Lively feminist conceits dressed in too-familiar vampire garb.




Teenage love must overcome immortal evil in DeKelb-Rittenhouse’s (Faerie Rings: The Book of Forests, 2009) young-adult vampire novel.

Teenager Lauren Whitfield has a lot on her plate—getting good grades, working on her creative writing, and hiding her crush on her best friend, Kayla Price. Her life becomes much more complicated, and much more dangerous, when she and Kayla begin working at the too-good-to-be-true vintage clothing store Deja Nous. The amazing clothing in the store pales in comparison to the gorgeous owner, Elizabeth Valiant, and both Lauren and Kayla become enthralled with their beautiful boss. Yet just as Lauren begins to bloom as a young woman under Elizabeth’s tutelage, she and Kayla also begin to wither. The girls are constantly exhausted, plagued by bad dreams, and have trouble eating anything but rare meat. Lauren is horrified when she finally learns the cause of her ailments: Elizabeth is a centuries-old vampire, and she is grooming Lauren and Kayla to become her next immortal lovers. Lauren must find a way to free herself from Elizabeth’s thrall and thwart her intentions before it’s too late. It’s encouraging to have lesbian main characters as well as positive portrayals of bisexuality in YA fiction. The implicit and explicit feminist calls to arms and defenses of the “inconvenient” women of history and fiction are also refreshing. As a vampire tale, however, the novel does almost nothing new. Elizabeth is the lesbian vampire vixen, a stereotypical role as old as Joseph Sheridan Le Fanu’s 1871 novella, Carmilla, which Dekelb-Rittenhouse references in the novel. The conventional signs of a vampire attack and seduction are portrayed with almost mechanical efficiency: animal transformation, alluring characters who only appear at night, mesmerism, neck wounds, exhaustion, dreamlike visions, increased sensuality, cravings for blood and raw meat, etc. Finally, Lauren’s confrontation with Elizabeth and the conclusion itself feel rushed.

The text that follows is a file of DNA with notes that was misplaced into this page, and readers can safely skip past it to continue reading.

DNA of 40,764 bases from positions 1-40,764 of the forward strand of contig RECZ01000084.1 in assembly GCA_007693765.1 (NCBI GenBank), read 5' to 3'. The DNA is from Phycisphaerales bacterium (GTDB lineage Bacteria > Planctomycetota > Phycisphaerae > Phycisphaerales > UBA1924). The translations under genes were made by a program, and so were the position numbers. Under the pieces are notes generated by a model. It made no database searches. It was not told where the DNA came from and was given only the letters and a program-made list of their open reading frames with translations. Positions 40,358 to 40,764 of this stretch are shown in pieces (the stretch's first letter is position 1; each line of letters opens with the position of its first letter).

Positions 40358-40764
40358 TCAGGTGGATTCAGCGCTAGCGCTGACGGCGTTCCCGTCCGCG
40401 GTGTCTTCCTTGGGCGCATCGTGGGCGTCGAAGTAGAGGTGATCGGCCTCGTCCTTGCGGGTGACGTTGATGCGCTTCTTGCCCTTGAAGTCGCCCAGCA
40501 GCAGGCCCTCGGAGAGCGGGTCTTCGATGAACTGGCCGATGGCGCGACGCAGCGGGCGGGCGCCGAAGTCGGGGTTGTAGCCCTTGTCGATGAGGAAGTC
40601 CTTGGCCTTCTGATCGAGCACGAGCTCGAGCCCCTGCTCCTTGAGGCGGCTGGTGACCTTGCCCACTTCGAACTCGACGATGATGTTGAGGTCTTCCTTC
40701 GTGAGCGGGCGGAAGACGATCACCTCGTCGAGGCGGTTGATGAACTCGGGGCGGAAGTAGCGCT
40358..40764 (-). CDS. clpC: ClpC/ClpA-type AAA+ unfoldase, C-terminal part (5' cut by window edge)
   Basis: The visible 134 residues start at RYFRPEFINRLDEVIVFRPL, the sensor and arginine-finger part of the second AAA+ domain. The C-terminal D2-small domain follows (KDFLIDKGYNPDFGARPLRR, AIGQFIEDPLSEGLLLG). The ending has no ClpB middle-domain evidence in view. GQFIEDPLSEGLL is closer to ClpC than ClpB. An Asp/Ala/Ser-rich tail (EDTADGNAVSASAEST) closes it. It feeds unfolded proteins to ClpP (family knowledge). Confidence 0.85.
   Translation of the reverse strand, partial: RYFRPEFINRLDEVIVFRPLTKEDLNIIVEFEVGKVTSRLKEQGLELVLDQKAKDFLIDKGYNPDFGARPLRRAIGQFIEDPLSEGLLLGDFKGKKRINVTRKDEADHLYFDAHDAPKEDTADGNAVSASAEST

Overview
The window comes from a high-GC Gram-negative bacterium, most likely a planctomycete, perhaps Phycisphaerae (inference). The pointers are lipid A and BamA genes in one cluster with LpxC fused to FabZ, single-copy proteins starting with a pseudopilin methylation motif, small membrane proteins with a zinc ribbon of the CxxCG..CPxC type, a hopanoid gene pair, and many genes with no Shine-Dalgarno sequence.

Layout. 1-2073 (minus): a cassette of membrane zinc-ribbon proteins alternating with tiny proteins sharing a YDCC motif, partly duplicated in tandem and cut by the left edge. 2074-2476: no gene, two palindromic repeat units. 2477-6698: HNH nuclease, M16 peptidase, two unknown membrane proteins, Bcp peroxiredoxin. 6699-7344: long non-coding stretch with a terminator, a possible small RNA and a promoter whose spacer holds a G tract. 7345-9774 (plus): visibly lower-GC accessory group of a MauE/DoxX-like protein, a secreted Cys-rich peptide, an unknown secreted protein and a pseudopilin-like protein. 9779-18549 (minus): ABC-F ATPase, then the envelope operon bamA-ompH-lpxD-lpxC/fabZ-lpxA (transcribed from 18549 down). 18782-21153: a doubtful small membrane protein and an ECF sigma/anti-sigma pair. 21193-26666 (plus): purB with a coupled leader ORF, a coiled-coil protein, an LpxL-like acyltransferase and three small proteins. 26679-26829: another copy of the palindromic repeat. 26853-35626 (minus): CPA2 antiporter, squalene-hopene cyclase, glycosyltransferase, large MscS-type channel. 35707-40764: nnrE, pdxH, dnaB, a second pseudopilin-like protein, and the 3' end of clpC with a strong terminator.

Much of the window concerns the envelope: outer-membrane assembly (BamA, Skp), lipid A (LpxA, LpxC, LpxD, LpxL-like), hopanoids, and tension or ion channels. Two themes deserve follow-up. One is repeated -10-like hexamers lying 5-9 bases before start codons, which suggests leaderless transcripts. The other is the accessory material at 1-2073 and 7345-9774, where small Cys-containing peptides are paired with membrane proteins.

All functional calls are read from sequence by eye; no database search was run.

Lively feminist conceits dressed in too-familiar vampire garb.

Pub Date: Feb. 7, 2012

ISBN: 978-0984531844

Page Count: 340

Publisher: Tiny Satchel Press

Review Posted Online: May 22, 2015

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A love letter to fans who will forgive (and even revel in) its excesses and indulgences.


From the Twilight series , Vol. 5

A long-awaited Twilight (2005) companion novel told from vampire Edward’s point of view.